Is it worth studying music if this is not the career path you would like to take?

Asked by: Helen.123
  • Sure, music helps.

    I agree with cludwig that it isn't worth studying at university if you won't work in the trade, but I don't think this was what the OP intended. There are many advantages to studying music, just as a hobby. You don't have to be able to fully analyse music, of course - I can't - but I do enjoy reading analyses of music as I play or listen, whether they be at the back of a book of piano scores, or in those booklets provided with CDs.

    I agree that some life skills can be learnt through music, though that isn't necessarily the case - I didn't learn a lot of teamwork through my cooperation with Bach and Chopin, haha. Joking aside, I think the primary benefit that music has given me, from a utilitarian perspective, is the reduced stress. For whatever reason, many pieces, the Liszt B minor in particular, does it for me.

  • Music is something different

    Music gives teenagers something very different to what other subjects have to offer. It teaches you to appreciate to something that you may not like, or even hate! It makes you listen to things which are under the surface and pay attention to them which is a really useful life skill. Music allows creativity and helps people develop confidence. I think music teaches many important life skills which can be applied in nearly all careers and situations in life.

  • Music isn't just something you should do only if you want to pursue it

    Music is so important in the modern world - not simply for the reason that it's of cultural importance in many places, and can bring people together because of their love for it. Yes, there are many studies that show that people who have studied music give you discipline and analytical skills better than others and improve in literacy and mathematics and team work, but there are also many personal qualities and uses for music. For me, music is something I do when I'm upset, when I'm stressed, when I want to relax etc - it's an emotional art and a way that you can express yourself. You learn about so much when studying music, like influences from other music or how to analyse really in depth. Many people disregard the importance of music in a life, because they don't realise how useful it can be for the future. Playing in orchestras and ensembles have yes, taught me how to be a team worker, but they have also taught me how to be a leader and a good role model. You learn how people work, how they respond, and how to teach and guide in a positive manner.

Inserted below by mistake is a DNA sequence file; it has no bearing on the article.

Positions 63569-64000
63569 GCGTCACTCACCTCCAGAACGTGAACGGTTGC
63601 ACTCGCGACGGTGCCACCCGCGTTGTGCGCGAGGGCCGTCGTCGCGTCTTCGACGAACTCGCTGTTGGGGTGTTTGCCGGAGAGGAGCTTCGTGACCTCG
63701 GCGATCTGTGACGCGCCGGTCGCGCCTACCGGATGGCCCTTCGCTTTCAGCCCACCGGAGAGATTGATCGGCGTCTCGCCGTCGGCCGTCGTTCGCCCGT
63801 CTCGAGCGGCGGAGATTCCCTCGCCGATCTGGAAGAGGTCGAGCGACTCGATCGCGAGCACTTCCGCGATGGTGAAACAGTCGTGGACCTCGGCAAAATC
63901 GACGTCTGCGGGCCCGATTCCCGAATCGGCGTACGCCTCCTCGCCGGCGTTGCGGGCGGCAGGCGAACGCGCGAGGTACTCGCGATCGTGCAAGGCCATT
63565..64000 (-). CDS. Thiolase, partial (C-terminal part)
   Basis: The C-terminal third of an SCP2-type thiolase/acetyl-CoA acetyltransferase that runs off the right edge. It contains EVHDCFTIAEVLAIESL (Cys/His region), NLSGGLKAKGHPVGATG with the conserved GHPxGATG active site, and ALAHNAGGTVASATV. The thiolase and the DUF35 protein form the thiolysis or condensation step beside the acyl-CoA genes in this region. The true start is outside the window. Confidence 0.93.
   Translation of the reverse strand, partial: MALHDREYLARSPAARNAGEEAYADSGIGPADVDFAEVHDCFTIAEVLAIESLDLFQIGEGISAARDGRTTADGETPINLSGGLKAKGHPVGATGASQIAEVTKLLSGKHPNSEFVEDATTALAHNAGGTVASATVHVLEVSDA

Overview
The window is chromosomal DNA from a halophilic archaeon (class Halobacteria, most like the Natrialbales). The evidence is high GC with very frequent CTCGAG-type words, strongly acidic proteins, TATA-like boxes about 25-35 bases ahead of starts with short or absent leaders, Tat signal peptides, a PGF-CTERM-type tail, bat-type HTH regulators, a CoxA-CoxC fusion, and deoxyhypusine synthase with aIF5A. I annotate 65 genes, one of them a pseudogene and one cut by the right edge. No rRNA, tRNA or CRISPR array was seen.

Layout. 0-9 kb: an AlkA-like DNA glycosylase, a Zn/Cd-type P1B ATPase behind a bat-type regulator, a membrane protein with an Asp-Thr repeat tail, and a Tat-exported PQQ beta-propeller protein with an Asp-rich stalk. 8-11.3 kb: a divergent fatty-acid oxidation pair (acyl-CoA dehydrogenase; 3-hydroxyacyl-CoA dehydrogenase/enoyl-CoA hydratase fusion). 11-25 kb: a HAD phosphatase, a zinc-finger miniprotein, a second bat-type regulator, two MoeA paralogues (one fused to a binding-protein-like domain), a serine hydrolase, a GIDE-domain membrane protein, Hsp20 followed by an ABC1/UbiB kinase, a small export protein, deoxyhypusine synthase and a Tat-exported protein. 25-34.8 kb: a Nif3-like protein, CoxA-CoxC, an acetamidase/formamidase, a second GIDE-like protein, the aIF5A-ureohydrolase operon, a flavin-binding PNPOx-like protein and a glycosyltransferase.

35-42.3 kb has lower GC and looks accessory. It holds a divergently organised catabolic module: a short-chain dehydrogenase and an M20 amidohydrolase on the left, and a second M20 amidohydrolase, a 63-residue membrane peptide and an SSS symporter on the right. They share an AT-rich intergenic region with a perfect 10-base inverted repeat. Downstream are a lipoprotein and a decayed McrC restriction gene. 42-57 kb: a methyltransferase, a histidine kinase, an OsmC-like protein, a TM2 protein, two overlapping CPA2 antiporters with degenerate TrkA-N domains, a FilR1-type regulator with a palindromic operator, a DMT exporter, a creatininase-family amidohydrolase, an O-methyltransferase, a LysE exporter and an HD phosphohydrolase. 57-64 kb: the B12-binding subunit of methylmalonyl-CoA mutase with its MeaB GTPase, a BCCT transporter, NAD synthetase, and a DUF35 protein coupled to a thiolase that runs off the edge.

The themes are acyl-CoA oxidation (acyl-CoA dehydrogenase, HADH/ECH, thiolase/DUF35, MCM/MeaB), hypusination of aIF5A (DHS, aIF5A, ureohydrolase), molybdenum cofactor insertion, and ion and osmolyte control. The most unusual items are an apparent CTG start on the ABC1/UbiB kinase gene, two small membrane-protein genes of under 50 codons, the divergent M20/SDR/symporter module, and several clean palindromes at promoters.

• Yes but not for A-Levels or above.

    I think that music is a very logical subject and so can help with subjects like maths and music can help relieve stress too. However I don't think you should have to learn it for A-Levels or above if you don't want it as a career as it can be a very expensive subject to run. I think it should be taught at GCSE to the people who didn't choose it, but should only be run as a smaller course without exams so it doesn't take up as much time and is simply there to expand people's creativity and give them a break from the rest of their subjects.

  • Music isn't just music

    Studying music will give you skills in analysis, interpersonal relations, teamwork, learning, understanding abstract ideas, connecting historical events casually, among many other skills. A musician will be able to move into many career paths because there are many skills honed in the study of music that are valuable to a large number of careers: teaching; marketing; human resources; public relations; retail; finance; etc. Music is not just music.

  • Music has other benefits

    Music can help you with other career paths, as well as help you with general life skills. Studies have shown that it helps children with reading, mathematics and life skills such as team work, discipline, analytical skills etc. However, if you do not like the subject, other subjects and activities maybe be able to give you the same benefit, and not all employers recognize the benefits of studying music and taking part in ensembles.

  • No with regards to college/university music studies

    While I believe music literacy should be taught to all Elementary and Secondary students, it seems a waste to study music for 4 or more years at the University Level yet not work in that discipline. I am very fortunate to make my living solely in the world of classical music as a professional musician. If I was not able to work in my field, I believe that my 8 years of formal University studies in Music would have been a waste of my time and money.

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